Tuesday, September 2, 2008

how many broods for Wisconsin songbird species?

While doing a set of early fall/late summer bird surveys these past few weeks, I was struck by the number of species of passerine birds that were/are still on territory(or at least still singing) as of this date. This made me wonder how many Wisconsin passerines have multiple broods, and are still engaged in that aspect of their annual cycle in late August or even early September. Using the Breeding Bird Atlas and a variety of other references, I tracked down the following information:

1) A fair number of WI passerine bird species have multiple broods.
2) A good percentage of Neotropical migrants that breed in WI have only one brood (not surprising given their brief stay in WI each summer), but some do have more than one.
3) Some permanent resident species have only one brood, even though they do not need to leave on migration.
4) There is still a need for more research on this aspect of some species’ annual cycle; in other words, we simply don’t know for certain how many broods are raised by some species.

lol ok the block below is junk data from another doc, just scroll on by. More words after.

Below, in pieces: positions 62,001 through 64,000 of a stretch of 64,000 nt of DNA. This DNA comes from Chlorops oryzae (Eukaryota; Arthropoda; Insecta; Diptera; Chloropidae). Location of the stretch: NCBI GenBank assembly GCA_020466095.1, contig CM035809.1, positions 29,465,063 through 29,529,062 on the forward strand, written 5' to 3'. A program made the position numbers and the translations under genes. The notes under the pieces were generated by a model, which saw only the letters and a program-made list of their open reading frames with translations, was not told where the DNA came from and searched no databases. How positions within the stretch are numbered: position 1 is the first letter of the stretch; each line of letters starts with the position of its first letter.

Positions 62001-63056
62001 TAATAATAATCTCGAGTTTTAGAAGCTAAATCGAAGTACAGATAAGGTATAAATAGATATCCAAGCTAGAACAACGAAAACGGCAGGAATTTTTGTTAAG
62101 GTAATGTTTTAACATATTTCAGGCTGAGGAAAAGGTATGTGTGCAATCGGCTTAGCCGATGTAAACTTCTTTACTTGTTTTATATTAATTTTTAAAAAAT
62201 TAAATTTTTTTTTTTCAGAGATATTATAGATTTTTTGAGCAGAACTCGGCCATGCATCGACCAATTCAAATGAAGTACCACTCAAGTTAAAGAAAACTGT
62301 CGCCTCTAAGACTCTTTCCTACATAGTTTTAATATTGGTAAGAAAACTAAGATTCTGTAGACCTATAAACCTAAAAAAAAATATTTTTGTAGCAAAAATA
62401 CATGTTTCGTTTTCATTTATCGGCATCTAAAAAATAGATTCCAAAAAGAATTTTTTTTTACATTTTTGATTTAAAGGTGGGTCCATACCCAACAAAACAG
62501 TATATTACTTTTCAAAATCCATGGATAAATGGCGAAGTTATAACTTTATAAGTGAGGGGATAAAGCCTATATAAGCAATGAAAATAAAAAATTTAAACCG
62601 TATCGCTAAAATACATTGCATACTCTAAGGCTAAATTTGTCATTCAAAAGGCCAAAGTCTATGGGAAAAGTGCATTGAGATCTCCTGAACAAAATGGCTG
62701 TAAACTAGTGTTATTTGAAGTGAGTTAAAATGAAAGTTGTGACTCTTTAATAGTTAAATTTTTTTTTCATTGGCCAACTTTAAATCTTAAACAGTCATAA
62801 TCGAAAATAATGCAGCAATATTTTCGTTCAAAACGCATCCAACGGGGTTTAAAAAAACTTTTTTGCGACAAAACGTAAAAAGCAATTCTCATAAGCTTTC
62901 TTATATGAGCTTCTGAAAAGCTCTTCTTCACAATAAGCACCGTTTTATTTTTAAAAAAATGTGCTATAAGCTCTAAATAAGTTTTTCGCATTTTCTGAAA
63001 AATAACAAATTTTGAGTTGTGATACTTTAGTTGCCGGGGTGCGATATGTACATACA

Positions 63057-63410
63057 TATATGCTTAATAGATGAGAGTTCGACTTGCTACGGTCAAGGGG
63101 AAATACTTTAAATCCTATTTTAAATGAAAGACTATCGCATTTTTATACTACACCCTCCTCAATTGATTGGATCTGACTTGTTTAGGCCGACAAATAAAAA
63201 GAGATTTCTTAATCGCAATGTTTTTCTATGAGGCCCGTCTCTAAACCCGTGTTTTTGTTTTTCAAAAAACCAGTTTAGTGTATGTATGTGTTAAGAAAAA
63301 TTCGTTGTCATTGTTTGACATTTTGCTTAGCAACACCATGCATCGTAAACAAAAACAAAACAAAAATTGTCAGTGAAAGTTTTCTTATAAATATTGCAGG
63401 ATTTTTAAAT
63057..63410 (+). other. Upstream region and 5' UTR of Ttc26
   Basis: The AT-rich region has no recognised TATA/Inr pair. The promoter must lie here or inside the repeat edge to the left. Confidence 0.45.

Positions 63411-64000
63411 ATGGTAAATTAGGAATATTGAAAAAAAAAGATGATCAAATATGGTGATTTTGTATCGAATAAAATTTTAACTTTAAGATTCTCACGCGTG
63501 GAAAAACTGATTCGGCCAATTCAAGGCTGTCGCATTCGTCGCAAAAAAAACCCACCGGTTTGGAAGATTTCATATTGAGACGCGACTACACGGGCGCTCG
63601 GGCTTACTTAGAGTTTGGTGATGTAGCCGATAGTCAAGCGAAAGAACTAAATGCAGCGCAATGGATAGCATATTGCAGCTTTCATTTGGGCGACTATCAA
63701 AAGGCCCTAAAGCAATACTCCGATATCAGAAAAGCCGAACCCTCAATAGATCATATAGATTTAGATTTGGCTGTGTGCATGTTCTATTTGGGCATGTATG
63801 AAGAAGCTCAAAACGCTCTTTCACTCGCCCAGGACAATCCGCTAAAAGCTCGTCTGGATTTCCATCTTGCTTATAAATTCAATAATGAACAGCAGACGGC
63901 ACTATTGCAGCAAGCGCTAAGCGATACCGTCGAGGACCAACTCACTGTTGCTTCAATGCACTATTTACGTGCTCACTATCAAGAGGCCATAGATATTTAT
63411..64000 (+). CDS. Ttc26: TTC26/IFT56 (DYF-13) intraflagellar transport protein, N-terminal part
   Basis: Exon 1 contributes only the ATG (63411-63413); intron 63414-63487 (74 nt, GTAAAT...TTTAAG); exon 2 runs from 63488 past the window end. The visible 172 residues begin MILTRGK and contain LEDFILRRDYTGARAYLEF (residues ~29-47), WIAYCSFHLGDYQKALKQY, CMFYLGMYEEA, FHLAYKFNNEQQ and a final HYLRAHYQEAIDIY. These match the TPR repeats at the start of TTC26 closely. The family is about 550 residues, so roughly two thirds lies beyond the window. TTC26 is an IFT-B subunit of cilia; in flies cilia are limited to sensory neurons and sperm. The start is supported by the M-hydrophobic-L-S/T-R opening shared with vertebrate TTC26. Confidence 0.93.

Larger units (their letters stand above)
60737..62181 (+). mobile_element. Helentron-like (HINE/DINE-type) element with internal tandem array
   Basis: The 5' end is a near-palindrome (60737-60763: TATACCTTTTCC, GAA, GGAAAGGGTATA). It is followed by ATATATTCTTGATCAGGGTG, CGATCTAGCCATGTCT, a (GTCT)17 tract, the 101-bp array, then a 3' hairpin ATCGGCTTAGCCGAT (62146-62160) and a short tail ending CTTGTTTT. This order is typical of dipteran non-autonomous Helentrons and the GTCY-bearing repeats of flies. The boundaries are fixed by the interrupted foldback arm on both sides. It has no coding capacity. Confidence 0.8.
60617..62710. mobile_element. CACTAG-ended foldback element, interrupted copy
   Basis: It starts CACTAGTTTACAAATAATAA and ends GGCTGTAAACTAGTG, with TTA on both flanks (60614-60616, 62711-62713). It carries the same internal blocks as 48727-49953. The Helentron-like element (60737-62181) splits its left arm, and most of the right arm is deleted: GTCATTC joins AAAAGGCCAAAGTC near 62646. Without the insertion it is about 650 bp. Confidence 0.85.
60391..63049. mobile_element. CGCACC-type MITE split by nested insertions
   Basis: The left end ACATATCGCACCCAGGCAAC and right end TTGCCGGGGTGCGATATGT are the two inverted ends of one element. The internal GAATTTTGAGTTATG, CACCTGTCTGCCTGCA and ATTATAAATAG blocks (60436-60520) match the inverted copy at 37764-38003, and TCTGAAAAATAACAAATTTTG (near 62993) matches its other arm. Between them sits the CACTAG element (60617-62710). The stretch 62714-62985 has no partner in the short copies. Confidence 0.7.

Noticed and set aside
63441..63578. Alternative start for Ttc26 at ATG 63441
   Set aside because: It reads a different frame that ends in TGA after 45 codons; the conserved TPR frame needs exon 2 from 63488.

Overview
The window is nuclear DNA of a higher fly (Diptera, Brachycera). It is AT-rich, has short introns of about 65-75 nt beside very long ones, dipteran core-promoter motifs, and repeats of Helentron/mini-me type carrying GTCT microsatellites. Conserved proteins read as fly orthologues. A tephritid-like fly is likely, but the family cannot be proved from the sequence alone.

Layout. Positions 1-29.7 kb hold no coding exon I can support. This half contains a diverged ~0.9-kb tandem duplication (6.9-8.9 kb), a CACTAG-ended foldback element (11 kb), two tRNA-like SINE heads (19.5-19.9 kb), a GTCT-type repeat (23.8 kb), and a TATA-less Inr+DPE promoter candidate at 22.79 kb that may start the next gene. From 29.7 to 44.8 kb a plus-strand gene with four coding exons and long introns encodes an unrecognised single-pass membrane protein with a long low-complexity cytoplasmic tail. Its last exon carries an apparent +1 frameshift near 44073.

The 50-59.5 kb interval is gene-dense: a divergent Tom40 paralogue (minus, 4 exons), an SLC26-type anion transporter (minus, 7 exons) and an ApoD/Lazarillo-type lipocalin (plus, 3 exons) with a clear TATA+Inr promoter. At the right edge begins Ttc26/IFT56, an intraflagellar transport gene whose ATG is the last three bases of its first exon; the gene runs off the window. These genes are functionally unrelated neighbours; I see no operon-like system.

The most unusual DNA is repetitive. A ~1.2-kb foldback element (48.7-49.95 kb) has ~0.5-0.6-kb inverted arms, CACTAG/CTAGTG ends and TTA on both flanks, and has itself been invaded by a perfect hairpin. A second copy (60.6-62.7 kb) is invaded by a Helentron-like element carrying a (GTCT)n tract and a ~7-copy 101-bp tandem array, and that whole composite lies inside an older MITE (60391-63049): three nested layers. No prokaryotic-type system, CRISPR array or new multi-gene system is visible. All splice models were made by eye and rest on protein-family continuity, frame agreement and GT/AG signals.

I am finding some Eastern Wood-Pewees and Red-eyed Vireos still singing this week and many more last week. What's going on? These two species both probably have only one brood, (but this is not certain for the pewee). Why would males still be singing now if they had completed their nesting cycle? I have not yet found an answer to this in the literature.

Utilizing this as a framework for questions, I developed a set of lists (not exhaustive lists, to be sure) for some relatively common species, with this information. There's a lot more to learn.

One brood

Willow Flycatcher
Least Flycatcher
Great Crested Flycatcher
Eastern Kingbird
Warbling Vireo
Purple Martin
Red-eyed Vireo
American Crow
Bank Swallow
Cliff Swallow
N. Rough-winged Swallow
Black-capped Chickadee
White-breasted Nuthatch
Blue-gray Gnatcatcher
Chestnut-s. Warbler
Yellow Warbler
Black-throated Green Warbler
Cerulean Warbler
Black-and-white Warbler
Blackburnian Warbler
American Redstart
Mourning Warbler (probable)
Scarlet Tanager

Multiple broods (number)

Eastern Phoebe 2
Barn Swallow 2
House Wren 2
Sedge Wren 2
Marsh Wren 2
Eastern Bluebird 2
Wood Thrush 3
American Robin 2
Gray Catbird 2
Brown Thrasher 2
Cedar Waxwing 1-2
Common Yellowthroat 2
Field Sparrow 2
Chipping Sparrow 2
Eastern Towhee 2
Grasshopper Sparrow 2
Henslow’s Sparrow 2
Vesper Sparrow 2
Savannah Sparrow 2
Song Sparrow 2
Swamp Sparrow 2
Clay-colored Sparrow 2
White-throated Sparrow 1-2
Northern Cardinal 2-3
Rose-breasted Grosbeak 1-2
Indigo Bunting 2
Red-winged Blackbird 2-3
Eastern Meadowlark 2
Western Meadowlark 2
Common Grackle 1-2
American Goldfinch 1; occ 2

Number of broods is unknown or uncertain

Eastern Wood-Pewee
Acadian Flycatcher
Cedar Waxwing
Veery (probably 1, but?)
Yellow-rumped Warbler
Northern Waterthrush

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